Treasurer Scott Morrison has blocked Chinese attempts to purchase the vast Kidman empire – which amounts to 1.3 percent of Australia’s total land area – saying it would be contrary to the national interest for it to go to a foreign buyer in its current form.
Morrison said his decision followed the recommendation from the Foreign Investment Review Board.
The Chinese investment firm Genius Link Asset Management (GLAM) has been in a bidding war with Shanghai Pengxin for the Kidman string of stations, with a price reportedly of around $350 million.
Kidman and Co Limited is Australia’s largest private land owner. Its holdings make up 2.5 percent of Australian agricultural land. There are 10 stations, located in South Australia, Western Australia, the Northern Territory and Queensland. The Kidman land totals more than 101,000 square kilometres, and runs a long term average herd of 185,000 cattle; it is significantly bigger than any other rural landholding.
Half of its Anna Creek station – the largest single property in Australia – is in the Woomera Prohibited Area (WPA) in South Australia. Morrison said the WPA weapons testing range ‘makes a unique and sensitive contribution to Australia’s national defence and it is not unusual for governments to restrict access to sensitive areas on national security grounds’.
He said the ban on foreign acquisition in its current form was based on the size and significance of the total holding as well as the national security issues around access to the WPA.
But his reference to ruling out acquisition of the empire ‘in its current form’ indicates a different attitude could be taken if the holdings were broken up.
Morrison said that after his decision was communicated, all bidders seeking to buy S. Kidman and Co withdrew their FIRB applications prior to his final order being formalised. It was now up to the sellers to consider how they wished to proceed with offering the properties for sale.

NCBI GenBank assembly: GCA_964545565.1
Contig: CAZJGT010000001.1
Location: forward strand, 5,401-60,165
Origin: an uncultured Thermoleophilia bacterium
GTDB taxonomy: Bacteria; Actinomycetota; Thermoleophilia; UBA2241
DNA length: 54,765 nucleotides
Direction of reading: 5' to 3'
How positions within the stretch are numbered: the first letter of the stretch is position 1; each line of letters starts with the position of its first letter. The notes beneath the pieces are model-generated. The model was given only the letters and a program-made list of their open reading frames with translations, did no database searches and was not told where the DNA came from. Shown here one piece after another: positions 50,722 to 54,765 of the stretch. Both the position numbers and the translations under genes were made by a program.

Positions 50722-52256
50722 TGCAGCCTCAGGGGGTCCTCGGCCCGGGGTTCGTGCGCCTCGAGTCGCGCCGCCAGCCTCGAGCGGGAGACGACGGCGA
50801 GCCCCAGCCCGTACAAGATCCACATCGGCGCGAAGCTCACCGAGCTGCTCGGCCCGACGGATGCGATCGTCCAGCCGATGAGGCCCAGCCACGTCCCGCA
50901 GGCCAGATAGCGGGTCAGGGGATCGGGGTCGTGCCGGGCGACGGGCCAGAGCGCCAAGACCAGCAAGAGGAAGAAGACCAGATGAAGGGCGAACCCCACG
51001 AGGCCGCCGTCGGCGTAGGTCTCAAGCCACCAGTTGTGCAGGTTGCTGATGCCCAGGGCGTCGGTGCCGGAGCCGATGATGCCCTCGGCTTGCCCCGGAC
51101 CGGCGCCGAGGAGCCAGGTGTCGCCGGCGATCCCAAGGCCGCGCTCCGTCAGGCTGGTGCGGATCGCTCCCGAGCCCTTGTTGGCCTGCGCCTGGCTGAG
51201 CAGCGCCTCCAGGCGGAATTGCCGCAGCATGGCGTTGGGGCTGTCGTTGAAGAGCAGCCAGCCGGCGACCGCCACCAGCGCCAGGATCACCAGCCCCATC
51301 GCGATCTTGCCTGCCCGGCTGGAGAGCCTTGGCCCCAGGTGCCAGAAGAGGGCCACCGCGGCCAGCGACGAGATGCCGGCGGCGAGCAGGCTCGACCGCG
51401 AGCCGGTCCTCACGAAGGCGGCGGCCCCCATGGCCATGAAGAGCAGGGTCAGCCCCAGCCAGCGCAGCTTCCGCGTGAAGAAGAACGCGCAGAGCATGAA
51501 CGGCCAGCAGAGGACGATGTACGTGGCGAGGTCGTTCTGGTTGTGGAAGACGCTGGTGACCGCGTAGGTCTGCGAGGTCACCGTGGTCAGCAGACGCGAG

He would consider any alternate proposal or set of proposals ‘on its merits, consistent with my obligation to ensure that any such sale is on terms that are not contrary to the national interest’.
Morrison stressed that Australia welcomed foreign investment that was not against the national interest.
Foreign investment applications are examined against a national interest test which takes into account the impact of the proposal on the Australian economy and community; national security; consistency with other government policies including tax; competition; and the character of the investor.
Sir Sidney Kidman, who died in 1935, built a network of connecting stations, enabling him to grow cattle in the north and then move them down the line of properties to be sold in the south.
The Morrison decision comes as the lease of the Port of Darwin to Chinese interests has become an issue of domestic debate as well as causing some friction with the United States. American officials were annoyed they were not forewarned, and this week President Barack Obama reportedly said to Malcolm Turnbull that the US would like to be given a heads up on such matters.
Morrison told reporters the lease of the Darwin port did not go to the FIRB – it was a decision of the Northern Territory government, not the Australian government.
Secretary of the Defence Department Dennis Richardson told The Australian the port’s lease to the Landbridge group for 99 years was judged by Defence and ASIO to pose no security problems. Opposition leader Bill Shorten has asked for Labor to be briefed on the leasing and this will happen next week.
Adjunct Professor Michelle Grattan AO is a Professorial Fellow at Canberra University. This article was originally published in The Conversation on 19 November 2015. It is republished with permission.